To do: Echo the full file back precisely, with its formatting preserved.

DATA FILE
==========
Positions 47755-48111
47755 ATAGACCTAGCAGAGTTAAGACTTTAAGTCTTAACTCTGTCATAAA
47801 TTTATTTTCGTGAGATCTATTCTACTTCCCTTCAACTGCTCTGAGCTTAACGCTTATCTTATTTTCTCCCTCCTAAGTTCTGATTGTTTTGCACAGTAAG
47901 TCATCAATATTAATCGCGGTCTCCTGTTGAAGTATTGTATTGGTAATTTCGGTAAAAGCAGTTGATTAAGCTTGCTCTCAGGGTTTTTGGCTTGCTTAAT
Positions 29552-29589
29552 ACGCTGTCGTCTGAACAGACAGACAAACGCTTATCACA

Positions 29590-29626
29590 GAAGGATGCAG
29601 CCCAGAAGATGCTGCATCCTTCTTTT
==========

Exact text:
Positions 47755-48111
47755 ATAGACCTAGCAGAGTTAAGACTTTAAGTCTTAACTCTGTCATAAA
47801 TTTATTTTCGTGAGATCTATTCTACTTCCCTTCAACTGCTCTGAGCTTAACGCTTATCTTATTTTCTCCCTCCTAAGTTCTGATTGTTTTGCACAGTAAG
47901 TCATCAATATTAATCGCGGTCTCCTGTTGAAGTATTGTATTGGTAATTTCGGTAAAAGCAGTTGATTAAGCTTGCTCTCAGGGTTTTTGGCTTGCTTAAT
Positions 29552-29589
29552 ACGCTGTCGTCTGAACAGACAGACAAACGCTTATCACA

Positions 29590-29626
29590 GAAGGATGCAG
29601 CCCAGAAGATGCTGCATCCTTCTTTT